Despite Snazzy Tech Design, Political Satire Angry Fags Wanders Off-Message

A fraught moment with XXX and Craig Moody from Topher Payne's comedy Angry Fags at Island City Stage / Photo by George Wentzler

A fraught moment with Michael Scott Ross and Craig Moody from Topher Payne’s comedy Angry Fags at Island City Stage / Photo by George Wentzler

By John Thomason

A few minutes into Island City Stage’s Angry Fags, the two title characters, Bennett and Cooper (Michael Scott Ross and Craig Moody) are picnicking on pistachios and pretentious cheese in front of a projection of the Atlanta skyline.

They discuss Steel Magnolias, and the conversation spins off into distinctions between the Robert Harling play and the Herbert Ross film, which then prompts a cute, almost-Brechtian discussion of the immediacy of live theatre vis-a-vis movies—namely the verisimilitude of sharing the same space as the actors. Director Andy Rogow drives home the point by gradually directing Ross and Moody downstage, until they’re a few legroom-cramping inches from the front row of the Abyss Theatre.

But how about action-driven stories? Steel Magnolias may work better as a play, but would Die Hard? As one character asserts, “You can’t do action onstage.” Island City Stage’s movielike production of Topher Payne’s savage satire will attempt to refute this over the next two and a half hours, which will see bombs detonate, poisons dispensed, indigents bludgeoned, coworkers Tased, and lethal gunshots fired, all of it realized with the aid of George Wentzler and Mark Demeter’s ever-changing video projections and David Hart’s crucial sound design.

The savvy integration of this immersive technology represents a cutting-edge turning point for this esteemed company, which, in its $30,000-renovated new home at Infinite Abyss space south of Five Points in Wilton Manors, has also produced its first multi-level set. These bells and whistles go a long way in elevating Angry Fags, but the play still suffers from elephantine pacing and a sense of crippling logorrhea. A good trim of Payne’s mammoth, overstated treatise is more than just judicious; it should be required by any company endeavoring to produce it. If Tarell Alvin McCraney can transform Hamlet into a 90-minute action story, then Payne’s source material is far from sacrosanct.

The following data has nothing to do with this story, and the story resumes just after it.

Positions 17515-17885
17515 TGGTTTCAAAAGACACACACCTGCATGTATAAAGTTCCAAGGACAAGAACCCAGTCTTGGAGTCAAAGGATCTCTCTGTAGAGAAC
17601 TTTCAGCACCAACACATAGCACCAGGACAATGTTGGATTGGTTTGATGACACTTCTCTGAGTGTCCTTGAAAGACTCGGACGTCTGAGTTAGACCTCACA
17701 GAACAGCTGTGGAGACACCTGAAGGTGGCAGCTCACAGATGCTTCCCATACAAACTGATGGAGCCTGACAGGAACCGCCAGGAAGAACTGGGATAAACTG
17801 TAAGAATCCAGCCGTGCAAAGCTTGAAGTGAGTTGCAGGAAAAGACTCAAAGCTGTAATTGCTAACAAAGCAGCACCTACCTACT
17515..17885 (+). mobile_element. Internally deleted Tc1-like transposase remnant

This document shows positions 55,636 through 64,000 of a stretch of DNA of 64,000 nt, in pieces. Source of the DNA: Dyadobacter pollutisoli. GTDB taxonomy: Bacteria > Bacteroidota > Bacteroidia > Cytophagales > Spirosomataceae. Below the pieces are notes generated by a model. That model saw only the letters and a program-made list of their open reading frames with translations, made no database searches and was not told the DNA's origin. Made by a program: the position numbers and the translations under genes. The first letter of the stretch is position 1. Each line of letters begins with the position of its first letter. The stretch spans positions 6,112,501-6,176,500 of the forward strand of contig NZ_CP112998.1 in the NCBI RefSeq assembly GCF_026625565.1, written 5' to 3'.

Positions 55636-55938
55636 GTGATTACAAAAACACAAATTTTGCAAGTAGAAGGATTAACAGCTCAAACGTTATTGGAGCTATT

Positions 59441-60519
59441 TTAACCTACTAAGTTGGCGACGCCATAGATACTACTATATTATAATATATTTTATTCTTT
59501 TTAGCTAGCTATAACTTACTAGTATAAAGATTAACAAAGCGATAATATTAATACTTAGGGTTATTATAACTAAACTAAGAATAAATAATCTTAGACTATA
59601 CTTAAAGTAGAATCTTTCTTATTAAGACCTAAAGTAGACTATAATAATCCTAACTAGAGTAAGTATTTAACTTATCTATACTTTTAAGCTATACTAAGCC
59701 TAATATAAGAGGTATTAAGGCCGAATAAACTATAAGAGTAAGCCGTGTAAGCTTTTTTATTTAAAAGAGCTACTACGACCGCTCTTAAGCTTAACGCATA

Yet there is a modicum of brilliance awaiting patient audiences. Gay roommates Bennett and Cooper, whom we first witness detonating a bomb outside the office of an unknown victim, are on a quest to root out the perpetrators of anti-gay propaganda—your Phelpses, your Falwells—that infest the byways and backwoods of Georgia. The majority of Angry Fags flashes back from the moment of the bombing (there’s that movie-style structure again), beginning with the news of a deadly beating, outside a gay bar, of Bennett’s ex-boyfriend. Rather than mourn the tragedy with platitudes and public pleas, Bennett and Cooper decide to take vengeance into their own hands—musing, like erudite Hitchcock characters, on the possibility of systematically slaughtering their oppressors, and then actually doing it.

Along the way, the impotence of victimhood acquiesces to the sociopathic addiction of vigilante justice, as if Harvey Milk and Dan Savage were to transform into Leopold and Loeb. This moral complexity of this premise is electrifying when Payne stays on point, which isn’t often. He bogs his story down in a subplot about a Georgia Senate campaign between a Christian-right figurehead (Merry Jo Cortada, nicely humanizing her Tammy Faye Baker avatar) and a proud lesbian incumbent and former activist (Sharyn Peoples) who has had to temper for passion for the sake of political expediency. Bennett is her speechwriter, and Gretchen Porro and Jeffrey Leshansky play fellow-staffers Kimberly and Adam, with romance eventually sparking between Bennett and Adam.

Satire works best when it is distilled and unwavering, and Angry Fags is in desperate need of a dramaturgical finesse. Payne tries too hard to cram too much into the play, which attempts to address every issue facing contemporary gay identity and nearly drowns in its earnest sanctimony. It crackles, finally, when the gravity of Bennett and Cooper’s machinations reach the point of no return, providing a visceral showcase of wordless panic from Porro, whose performance is the show’s most convincing. But by then we’ve grown exhausted from listening to overlong stump speeches, pop-cultural ephemera, courtship rituals, and police investigations (Tracey Cramer plays a police detective, in a folksy performance that feels a bit too modeled on ‘80s cop dramas).

Even so, Island City’s production finds notes of poignancy and wit throughout. Bennett’s moving visit to his dying ex-boyfriend’s bedside is deftly complemented by the unfeeling soundscape of life-support machinery clunking and hissing. Peter Lovello’s costume design includes a hilarious T-shirt for the flamboyant Cooper, an image of Mister Rogers with the text “I wore cardigans before it was cool.” When Cortada’s right-wing zealot returns to her office with takeout food, the logo on the bag is, naturally, Chick Fil A.

These are minor atmospheric details another company might not pick up on. It’s too bad that even in Island City’s capable and innovative hands, Angry Fags still feels like a work in progress.

Angry Fags runs Thursdays, Fridays and Saturdays at 8 p.m. and Sundays at 5 p.m. through Dec. 13 at the Abyss Theatre, 2304 N. Dixie Highway, Wilton Manors. Tickets cost $35. Running time is approximately two hours and 25 minutes with an intermission. Call 954-519-2533 or visit


This entry was posted in Performances, Reviews and tagged , , , , , , , , , , , , , , . Bookmark the permalink.

One Response to Despite Snazzy Tech Design, Political Satire Angry Fags Wanders Off-Message

Leave a Reply

Your email address will not be published.

Time limit is exhausted. Please reload the CAPTCHA.